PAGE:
Deleting Data in Pachyderm

Sometimes “bad” data gets committed to Pachyderm and you need a way to delete it. There are a couple of ways to address this, which depend on what exactly was “bad” about the data you committed and what’s happened in the system since you committed the “bad” data.

  • Deleting the HEAD of a branch - You should follow this guide if you’ve just made a commit to a branch with some corrupt, incorrect, or otherwise bad changes to your data.
  • Deleting non-HEAD commits - You should follow this guide if you’ve committed data to the branch after committing the data that needs to be deleted.
  • Deleting sensitive data - You should follow these steps when you have committed sensitive data that you need to completely purge from Pachyderm, such that no trace remains.

Deleting The HEAD of a Branch

The simplest case is when you’ve just made a commit to a branch with some incorrect, corrupt, or otherwise bad data. In this scenario, the HEAD of your branch (i.e., the latest commit) is bad. Users who read from it are likely to be misled, and/or pipeline subscribed to it are likely to fail or produce bad downstream output.

To fix this you should use delete-commit as follows:

$ pachctl delete-commit <repo> <branch-or-commit-id>

When you delete the bad commit, several things will happen (all atomically):

  • The commit metadata will be deleted.
  • Any branch that the commit was the HEAD of will have its HEAD set to the commit’s parent. If the commit’s parent is nil, the branch’s HEAD will be set to nil.
  • If the commit has children (commits which it is the parent of), those children’s parent will be set to the deleted commit’s parent. Again, if the deleted commit’s parent is nil then the children commit’s parent will be set to nil.
  • Any jobs which were created due to this commit will be deleted (running jobs get killed). This includes jobs which don’t directly take the commit as input, but are farther downstream in your DAG.
  • Output commits from deleted jobs will also be deleted, and all the above effects will apply to those commits as well.

Deleting Non-HEAD Commits

Recovering from commits of bad data is a little more complicated if you’ve committed more data to the branch after the bad data was added. You can still delete the commit as in the previous section, however, unless the subsequent commits overwrote or deleted the bad data, it will still be present in the children commits. Deleting a commit does not modify its children.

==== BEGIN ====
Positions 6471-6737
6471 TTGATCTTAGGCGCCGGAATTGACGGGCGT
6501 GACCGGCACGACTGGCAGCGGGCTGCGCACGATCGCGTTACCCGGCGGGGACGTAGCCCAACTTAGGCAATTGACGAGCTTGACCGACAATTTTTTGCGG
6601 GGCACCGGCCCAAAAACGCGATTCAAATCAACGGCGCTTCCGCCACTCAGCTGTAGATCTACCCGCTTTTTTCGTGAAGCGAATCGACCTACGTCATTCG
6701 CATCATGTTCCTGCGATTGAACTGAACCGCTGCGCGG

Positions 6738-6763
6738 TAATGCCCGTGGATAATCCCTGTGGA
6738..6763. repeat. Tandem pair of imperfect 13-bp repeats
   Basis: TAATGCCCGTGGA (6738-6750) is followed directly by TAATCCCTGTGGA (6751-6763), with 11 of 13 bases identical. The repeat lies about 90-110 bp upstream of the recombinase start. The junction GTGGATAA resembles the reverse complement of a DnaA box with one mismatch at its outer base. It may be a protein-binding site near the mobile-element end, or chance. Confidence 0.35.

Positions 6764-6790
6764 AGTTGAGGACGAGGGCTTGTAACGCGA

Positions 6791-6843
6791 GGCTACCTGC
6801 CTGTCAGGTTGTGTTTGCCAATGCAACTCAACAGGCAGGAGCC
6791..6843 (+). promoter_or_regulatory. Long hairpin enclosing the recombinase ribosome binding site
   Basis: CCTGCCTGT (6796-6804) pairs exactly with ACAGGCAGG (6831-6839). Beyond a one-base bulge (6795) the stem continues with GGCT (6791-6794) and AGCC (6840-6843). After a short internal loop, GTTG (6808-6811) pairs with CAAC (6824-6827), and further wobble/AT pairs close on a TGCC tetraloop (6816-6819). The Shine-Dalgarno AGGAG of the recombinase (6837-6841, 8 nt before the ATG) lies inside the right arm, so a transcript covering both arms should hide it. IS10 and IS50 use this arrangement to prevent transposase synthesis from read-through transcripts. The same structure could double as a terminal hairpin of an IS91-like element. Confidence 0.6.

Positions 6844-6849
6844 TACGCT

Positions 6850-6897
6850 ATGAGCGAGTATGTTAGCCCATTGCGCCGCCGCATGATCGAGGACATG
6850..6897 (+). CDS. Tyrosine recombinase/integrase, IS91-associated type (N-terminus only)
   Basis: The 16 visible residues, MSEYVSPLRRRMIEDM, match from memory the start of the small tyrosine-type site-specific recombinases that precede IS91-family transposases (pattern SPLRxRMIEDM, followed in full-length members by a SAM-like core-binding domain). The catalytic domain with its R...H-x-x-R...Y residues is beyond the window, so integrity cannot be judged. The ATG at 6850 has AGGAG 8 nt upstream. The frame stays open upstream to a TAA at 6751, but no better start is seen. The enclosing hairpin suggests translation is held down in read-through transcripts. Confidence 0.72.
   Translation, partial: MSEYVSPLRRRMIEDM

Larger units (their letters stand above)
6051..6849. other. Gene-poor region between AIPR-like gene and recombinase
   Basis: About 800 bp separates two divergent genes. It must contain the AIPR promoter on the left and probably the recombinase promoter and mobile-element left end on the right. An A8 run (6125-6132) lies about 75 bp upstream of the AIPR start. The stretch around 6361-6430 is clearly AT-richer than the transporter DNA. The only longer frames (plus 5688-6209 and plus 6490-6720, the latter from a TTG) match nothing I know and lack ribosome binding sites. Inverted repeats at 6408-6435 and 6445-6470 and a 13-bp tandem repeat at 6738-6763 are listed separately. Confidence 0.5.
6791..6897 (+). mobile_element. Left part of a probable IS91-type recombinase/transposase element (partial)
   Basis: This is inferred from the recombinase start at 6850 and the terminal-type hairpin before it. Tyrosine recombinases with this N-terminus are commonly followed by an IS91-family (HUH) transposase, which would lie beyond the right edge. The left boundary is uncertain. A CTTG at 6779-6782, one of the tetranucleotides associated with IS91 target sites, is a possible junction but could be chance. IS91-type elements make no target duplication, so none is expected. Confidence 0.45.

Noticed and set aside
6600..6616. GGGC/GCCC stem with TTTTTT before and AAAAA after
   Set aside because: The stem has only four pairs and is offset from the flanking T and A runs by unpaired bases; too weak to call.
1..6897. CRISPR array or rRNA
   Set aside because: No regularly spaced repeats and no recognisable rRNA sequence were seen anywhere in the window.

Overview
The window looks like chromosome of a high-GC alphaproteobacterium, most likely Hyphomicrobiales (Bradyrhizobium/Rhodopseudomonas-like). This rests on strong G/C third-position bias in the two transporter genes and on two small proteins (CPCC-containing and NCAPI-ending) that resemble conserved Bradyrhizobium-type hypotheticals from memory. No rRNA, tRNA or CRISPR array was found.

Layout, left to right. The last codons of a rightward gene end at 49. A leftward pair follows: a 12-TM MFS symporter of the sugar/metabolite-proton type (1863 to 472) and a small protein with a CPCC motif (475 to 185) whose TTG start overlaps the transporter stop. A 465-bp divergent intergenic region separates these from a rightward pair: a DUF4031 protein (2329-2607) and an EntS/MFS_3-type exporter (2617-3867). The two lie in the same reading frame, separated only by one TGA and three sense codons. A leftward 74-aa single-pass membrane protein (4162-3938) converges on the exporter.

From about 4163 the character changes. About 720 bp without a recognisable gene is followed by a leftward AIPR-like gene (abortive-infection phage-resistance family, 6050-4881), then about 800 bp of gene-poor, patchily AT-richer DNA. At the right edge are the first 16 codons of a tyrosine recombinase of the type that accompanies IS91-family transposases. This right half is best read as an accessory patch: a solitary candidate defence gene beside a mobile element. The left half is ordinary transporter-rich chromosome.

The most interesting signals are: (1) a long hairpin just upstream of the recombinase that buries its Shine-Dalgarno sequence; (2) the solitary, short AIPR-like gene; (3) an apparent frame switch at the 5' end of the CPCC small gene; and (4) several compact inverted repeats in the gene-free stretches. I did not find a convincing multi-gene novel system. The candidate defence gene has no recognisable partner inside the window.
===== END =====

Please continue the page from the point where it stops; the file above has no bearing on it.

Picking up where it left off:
In git terms, delete-commit is equivalent to squashing a commit out of existence. It’s not equivalent to reverting a commit. The reason for this behavior is that the semantics of revert can get ambiguous when the files being reverted have been otherwise modified. Git’s revert can leave you with a merge conflict to solve, and merge conflicts don’t make sense with Pachyderm due to the shared nature of the system and the size of the data being stored.

In these scenario, you can also delete the children commits, however those commits may also have good data that you don’t want to delete. If so, you should:

  1. Start a new commit on the branch with pachctl start-commit.
  2. Delete all bad files from the newly opened commit with pachctl delete-file.
  3. Finish the commit with pachctl finish-commit.
  4. Delete the initial bad commits and all children up to the newly finished commit.

Depending on how you’re using Pachyderm, the final step may be optional. After you finish the “fixed” commit, the HEADs of all your branches will converge to correct results as downstream jobs finish. However, deleting those commits allow you to clean up your commit history and makes sure that no one will ever access errant data when reading non-HEAD version of the data.

Deleting Sensitive Data

If the data you committed is bad because it’s sensitive and you want to make sure that nobody ever accesses it, you should complete an extra step in addition to those above.

Pachyderm stores data in a content addressed way and when you delete a file or a commit, Pachyderm only deletes references to the underlying data, it doesn’t delete the actual data until it performs garbage collection. To truly purge the data you must delete all references to it using the methods described above, and then you must run a garbage collect with pachctl garbage-collect.